His theory on just price, like Aristotle, are not defined in an explicit manner. It is defined as “the current price prevailing at a given place and at a given time, to be determined by the estimate of a fair-minded person” (Spiegel, 1971/1991, p. 61). The price should be what the good is considered to be worth by the seller and buyer at the time of purchase. This reflects Aristotle’s idea of proportionate value and fair prices. Interest is something Saint Thomas is against. He found this to be a sin and a violation of justice because the lender would be benefiting off of the necessity of the borrower, and also would be asking for and excess in value that does not exist (Spiegel, 1971/1991, p. 64-65). Similarly, to Aristotle, he believes goods and money should be exchanged for their proportionate value.
What are some of the defining features of Mercantilism
As we have discussed in our class, Mercantilism is an economic system that puts an emphasis on exports rather than imports. A mercantilist economy imposes exports on countries, while placing strict restrictions on their imports and trade, and then extract precious metals from these same countries to accumulate wealth. A country without mines can obtain a continuous flow of metals such as gold and metals through this method.
The five doctrines of mercantilism are a national advantage, indefinite stock of precious metals, exports over imports, self-interest nationally, and “plenty and power”. “Plenty and power” are nations implementing mercantilism on other countries to get as many precious metals as they can by means of military force. They enforce their exports on other countries and demand precious metals to accumulate their own riches. This is for their own national interest (Viner, 2016, p. 262-263).
Although for the mercantilist country this seemed like a proper way to accumulate wealth, it did not mutually benefit the countries they were “trading” with. The methods used to gain wealth were immoral, and left consequences on all countries being involved; therefore, mercantilism became a flawed and failing system. According to the reading, mercantilism had a “minimum” objective of an even balance of trade and power (Viner, 2016, p. 267). However, this contradicts with the doctrines of national interests and exports over imports using power. As colonizing nations accumulated more precious metals they needed larger armies, funds to finance conquests, and ways to bribe foreign markets. More wealth supported the power they needed to enforce their trading restrictions and economic system on weaker nations. The accumulated funds also financed their war efforts. Because there was not an even balance of trade and power, what was imposed on the nations being colonized was immoral and had direct consequences.
The unfair conquests of the nations who had to abide by a limited trading system found themselves in a situation that restricted their countries own economic health. Colonizing countries were able to enrich themselves and expand their conquests by depleting nations’ resources; the dominant power became wealthier while the weaker nations became poorer (Viner, 2016, p. 268). An indirect effect of mercantilism was the greed that it began to foster in people. The mercantilist system does not consider the feelings of self-interest that humans have (Viner, 2016, p. 269). Not all men of a nation are nationalists, so men who had some authority began to accept bribes and violate regulations. The heavy restrictions on trade also led people to use methods such as tax evasion, illegal trade and smuggling to make a private profit (Viner, 2016, p. 271).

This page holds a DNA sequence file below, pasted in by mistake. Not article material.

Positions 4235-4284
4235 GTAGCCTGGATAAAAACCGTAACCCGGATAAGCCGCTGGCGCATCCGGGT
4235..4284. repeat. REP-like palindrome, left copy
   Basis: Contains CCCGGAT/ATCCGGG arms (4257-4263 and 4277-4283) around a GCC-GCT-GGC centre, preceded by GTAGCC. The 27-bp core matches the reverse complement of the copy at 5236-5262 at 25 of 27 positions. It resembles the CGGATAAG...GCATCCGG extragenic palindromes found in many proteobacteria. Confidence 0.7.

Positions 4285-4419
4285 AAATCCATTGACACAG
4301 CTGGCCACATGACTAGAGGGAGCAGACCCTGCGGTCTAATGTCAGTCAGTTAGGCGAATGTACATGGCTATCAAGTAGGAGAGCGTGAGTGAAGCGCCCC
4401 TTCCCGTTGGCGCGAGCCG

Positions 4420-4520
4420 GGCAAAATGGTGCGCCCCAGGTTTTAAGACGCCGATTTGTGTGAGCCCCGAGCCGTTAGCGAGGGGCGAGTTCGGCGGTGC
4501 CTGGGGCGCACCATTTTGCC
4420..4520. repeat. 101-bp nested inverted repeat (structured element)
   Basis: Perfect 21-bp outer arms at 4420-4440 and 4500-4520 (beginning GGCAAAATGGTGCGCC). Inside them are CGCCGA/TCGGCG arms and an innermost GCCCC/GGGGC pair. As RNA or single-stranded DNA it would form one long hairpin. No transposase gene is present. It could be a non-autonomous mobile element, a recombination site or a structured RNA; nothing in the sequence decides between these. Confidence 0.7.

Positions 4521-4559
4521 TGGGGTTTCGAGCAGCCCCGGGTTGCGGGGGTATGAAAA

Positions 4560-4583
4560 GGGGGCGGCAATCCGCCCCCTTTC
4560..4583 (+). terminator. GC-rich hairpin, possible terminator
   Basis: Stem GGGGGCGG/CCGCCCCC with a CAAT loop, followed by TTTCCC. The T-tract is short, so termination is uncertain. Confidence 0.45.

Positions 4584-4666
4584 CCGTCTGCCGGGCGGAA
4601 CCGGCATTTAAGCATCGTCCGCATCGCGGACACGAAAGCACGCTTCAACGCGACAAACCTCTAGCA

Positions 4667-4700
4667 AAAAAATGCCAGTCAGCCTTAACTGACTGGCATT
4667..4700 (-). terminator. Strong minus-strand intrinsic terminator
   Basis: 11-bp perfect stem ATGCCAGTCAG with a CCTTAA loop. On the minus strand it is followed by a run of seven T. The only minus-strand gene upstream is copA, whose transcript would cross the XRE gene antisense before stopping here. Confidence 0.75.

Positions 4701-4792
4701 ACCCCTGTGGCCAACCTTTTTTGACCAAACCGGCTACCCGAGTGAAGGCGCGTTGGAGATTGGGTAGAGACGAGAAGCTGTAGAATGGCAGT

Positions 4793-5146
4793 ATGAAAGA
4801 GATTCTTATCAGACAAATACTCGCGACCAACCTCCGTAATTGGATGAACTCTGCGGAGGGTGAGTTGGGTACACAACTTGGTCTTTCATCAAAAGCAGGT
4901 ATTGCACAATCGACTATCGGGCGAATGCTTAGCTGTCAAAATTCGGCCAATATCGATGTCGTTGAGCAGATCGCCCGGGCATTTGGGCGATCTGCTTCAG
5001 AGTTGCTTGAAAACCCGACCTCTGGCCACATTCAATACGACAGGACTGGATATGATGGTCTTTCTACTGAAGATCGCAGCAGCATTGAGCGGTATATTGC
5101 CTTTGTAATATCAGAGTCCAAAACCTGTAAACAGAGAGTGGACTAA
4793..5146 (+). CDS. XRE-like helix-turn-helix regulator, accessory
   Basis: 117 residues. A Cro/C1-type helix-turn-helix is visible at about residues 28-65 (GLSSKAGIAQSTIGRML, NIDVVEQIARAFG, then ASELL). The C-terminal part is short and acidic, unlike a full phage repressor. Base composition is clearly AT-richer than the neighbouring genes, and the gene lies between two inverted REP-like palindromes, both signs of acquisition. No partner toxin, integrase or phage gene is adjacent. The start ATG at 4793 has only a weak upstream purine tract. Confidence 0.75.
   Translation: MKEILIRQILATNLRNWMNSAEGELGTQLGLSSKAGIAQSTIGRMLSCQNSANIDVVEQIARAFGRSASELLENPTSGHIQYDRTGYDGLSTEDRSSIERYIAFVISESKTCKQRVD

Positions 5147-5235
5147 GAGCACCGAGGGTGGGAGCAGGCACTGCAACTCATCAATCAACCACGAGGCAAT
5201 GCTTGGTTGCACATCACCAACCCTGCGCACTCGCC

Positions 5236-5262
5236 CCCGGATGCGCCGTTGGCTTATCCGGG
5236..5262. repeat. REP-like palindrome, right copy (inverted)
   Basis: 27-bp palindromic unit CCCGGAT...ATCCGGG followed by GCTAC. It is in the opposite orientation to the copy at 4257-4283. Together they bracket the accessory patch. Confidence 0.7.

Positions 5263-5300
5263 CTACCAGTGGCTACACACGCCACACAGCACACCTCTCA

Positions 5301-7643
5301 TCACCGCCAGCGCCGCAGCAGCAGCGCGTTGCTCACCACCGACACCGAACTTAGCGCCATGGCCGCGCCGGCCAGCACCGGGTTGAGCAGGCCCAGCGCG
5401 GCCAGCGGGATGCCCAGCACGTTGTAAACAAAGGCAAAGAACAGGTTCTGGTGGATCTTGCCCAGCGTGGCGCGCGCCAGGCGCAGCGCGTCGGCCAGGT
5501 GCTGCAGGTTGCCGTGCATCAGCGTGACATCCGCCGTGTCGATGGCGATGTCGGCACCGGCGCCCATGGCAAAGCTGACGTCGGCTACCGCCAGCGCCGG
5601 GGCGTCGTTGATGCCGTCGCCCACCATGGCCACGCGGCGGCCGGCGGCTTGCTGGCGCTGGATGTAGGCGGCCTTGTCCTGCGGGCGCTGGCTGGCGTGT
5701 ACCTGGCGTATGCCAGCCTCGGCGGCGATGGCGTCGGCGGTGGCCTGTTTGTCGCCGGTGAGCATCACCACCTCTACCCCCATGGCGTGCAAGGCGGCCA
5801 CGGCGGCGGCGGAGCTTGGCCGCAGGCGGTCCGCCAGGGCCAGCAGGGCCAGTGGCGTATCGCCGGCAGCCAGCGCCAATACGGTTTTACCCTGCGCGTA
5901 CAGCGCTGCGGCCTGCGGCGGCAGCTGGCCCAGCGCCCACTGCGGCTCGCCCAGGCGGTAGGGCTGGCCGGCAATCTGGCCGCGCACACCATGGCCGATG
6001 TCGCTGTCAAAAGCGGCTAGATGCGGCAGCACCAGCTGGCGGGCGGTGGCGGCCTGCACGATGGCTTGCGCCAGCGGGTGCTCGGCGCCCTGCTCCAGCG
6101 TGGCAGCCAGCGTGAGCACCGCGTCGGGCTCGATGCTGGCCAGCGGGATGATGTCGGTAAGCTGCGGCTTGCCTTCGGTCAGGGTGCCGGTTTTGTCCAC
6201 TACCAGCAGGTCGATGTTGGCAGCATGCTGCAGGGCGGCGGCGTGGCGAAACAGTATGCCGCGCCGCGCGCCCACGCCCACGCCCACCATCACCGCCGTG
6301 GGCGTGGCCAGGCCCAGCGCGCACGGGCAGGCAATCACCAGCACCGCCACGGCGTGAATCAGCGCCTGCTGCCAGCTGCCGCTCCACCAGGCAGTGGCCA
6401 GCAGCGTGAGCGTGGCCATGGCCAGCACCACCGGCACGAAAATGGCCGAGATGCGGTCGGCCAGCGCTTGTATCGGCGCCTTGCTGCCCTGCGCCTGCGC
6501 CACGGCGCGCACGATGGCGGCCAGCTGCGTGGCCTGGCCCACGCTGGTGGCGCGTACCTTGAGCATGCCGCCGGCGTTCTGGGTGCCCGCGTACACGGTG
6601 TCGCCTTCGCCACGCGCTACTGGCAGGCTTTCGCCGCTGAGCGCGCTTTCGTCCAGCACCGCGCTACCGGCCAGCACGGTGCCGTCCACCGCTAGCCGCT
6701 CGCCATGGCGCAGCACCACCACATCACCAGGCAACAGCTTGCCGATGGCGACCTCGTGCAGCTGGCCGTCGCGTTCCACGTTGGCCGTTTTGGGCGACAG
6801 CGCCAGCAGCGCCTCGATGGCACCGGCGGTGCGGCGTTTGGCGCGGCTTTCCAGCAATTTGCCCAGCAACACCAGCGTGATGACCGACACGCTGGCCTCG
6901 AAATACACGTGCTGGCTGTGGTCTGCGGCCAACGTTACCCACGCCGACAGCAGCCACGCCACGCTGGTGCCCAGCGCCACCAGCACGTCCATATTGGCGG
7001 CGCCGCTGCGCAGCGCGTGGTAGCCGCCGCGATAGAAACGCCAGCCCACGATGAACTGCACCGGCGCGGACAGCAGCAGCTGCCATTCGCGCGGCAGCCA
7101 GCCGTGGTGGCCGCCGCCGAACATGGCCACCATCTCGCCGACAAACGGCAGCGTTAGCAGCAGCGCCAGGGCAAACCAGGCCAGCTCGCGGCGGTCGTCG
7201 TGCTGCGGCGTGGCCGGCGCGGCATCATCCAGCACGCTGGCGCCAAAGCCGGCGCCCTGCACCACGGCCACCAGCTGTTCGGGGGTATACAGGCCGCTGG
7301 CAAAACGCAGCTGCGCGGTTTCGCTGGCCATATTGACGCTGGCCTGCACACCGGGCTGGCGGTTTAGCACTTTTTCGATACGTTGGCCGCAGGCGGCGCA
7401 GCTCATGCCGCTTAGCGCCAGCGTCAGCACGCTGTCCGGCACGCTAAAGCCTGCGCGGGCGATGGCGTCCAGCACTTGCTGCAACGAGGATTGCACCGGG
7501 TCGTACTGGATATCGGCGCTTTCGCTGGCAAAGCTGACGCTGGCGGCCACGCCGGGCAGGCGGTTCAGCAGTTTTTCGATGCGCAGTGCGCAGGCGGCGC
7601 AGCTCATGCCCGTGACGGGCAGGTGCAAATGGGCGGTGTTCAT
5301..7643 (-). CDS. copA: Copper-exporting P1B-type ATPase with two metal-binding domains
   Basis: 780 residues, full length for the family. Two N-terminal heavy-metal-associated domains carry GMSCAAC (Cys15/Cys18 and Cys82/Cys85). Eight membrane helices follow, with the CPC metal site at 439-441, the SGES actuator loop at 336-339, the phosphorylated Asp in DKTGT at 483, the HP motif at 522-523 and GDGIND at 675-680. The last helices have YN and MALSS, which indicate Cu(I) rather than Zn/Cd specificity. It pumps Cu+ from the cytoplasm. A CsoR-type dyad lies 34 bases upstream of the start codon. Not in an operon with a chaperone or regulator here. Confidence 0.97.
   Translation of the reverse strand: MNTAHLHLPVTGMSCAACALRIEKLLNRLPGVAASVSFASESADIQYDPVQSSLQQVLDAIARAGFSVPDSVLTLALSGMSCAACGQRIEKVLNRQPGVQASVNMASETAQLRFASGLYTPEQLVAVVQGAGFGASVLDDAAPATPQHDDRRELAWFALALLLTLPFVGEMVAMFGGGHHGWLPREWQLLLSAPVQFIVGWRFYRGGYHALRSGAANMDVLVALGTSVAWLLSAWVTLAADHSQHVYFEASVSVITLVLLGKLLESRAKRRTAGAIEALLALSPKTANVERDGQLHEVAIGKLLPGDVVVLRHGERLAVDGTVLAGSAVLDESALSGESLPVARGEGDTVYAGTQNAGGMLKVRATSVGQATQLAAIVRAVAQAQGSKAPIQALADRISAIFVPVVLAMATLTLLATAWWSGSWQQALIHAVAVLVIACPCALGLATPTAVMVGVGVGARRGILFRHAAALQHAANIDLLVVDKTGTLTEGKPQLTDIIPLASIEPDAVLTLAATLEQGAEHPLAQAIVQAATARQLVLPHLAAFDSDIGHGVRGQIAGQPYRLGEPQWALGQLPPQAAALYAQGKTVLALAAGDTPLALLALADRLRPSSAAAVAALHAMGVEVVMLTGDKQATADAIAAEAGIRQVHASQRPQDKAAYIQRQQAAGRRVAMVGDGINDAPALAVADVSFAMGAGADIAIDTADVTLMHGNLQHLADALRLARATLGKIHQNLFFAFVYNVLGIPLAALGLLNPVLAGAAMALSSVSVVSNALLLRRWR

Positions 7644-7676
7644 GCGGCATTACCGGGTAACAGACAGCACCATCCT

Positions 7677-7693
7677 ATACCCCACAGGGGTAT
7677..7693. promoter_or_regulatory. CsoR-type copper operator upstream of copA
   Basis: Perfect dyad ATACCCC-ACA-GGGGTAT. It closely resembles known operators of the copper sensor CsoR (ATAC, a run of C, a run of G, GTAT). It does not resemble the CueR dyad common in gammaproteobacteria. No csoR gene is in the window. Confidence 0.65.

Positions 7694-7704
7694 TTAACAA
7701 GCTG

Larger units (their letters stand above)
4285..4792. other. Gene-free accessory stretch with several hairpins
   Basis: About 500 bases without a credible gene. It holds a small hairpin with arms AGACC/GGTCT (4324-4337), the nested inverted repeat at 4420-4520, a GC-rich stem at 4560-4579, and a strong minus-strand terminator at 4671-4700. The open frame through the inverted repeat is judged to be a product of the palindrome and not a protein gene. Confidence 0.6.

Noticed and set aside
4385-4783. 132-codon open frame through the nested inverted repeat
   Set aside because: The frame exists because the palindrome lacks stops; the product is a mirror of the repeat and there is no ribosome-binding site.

Important dimensions of the Classical School and its ties to utilitarianism
Jeremey Bentham’s theories, which can be found in the Classical School, are his philosophy of Utilitarianism. He believed that people reasoned with their needs for pleasures versus their fear of pain, rather than just their morality. His theory endorsed a “benefit-cost mode of decision making in both private and public affairs” (Medema & Samuels, 2003/2004, p.180). He theorized that pleasures and pains could be measured or calculated — this would allow people to have a reference point when thinking further about the consequences of their actions.
Another theory of his was “the greatest happiness principle,” which was an argument that governments should base their decisions on what could result in the greatest interest for all (Medema & Samuels, 2003/2004, p.180). This is similar to many theories we’ve previously learned in classical economics that were based on the idea of the greatest good for all. However, a dilemma with this theory was how to decide between maximum benefits for some who could benefit the most or fewer benefits for the greatest number of people (Medema & Samuels, 2003/2004, p.180). Utilitarianism, according to Bentham, is the greatest amount of pleasures and the least amount of pain that can be given to the most amount of people. His approach to utilitarianism only focused on collectivism (Medema & Samuels, 2003/2004, p. 181).
John Stuart Mill was educated by his father on Bentham’s principles. However, he later developed his own perspective on utilitarianism (Backhouse, 2002/2004, p. 153). Although, Mill’s version still had hedonistic principles he looked at pleasure in terms of quality and not just quantity. Mill had a clear distinction of ‘higher and lower pleasures’ (Crisp, 1997, p. 32). He believed that just because you experienced pleasure did not mean that pain was inevitable (Crisp, 1997, p. 26). So, because the pain was inevitable, the quality of your pleasures was even more valuable. Mill believed that higher pleasure was more valuable than many lower pleasures (Crisp, 1997, p. 32).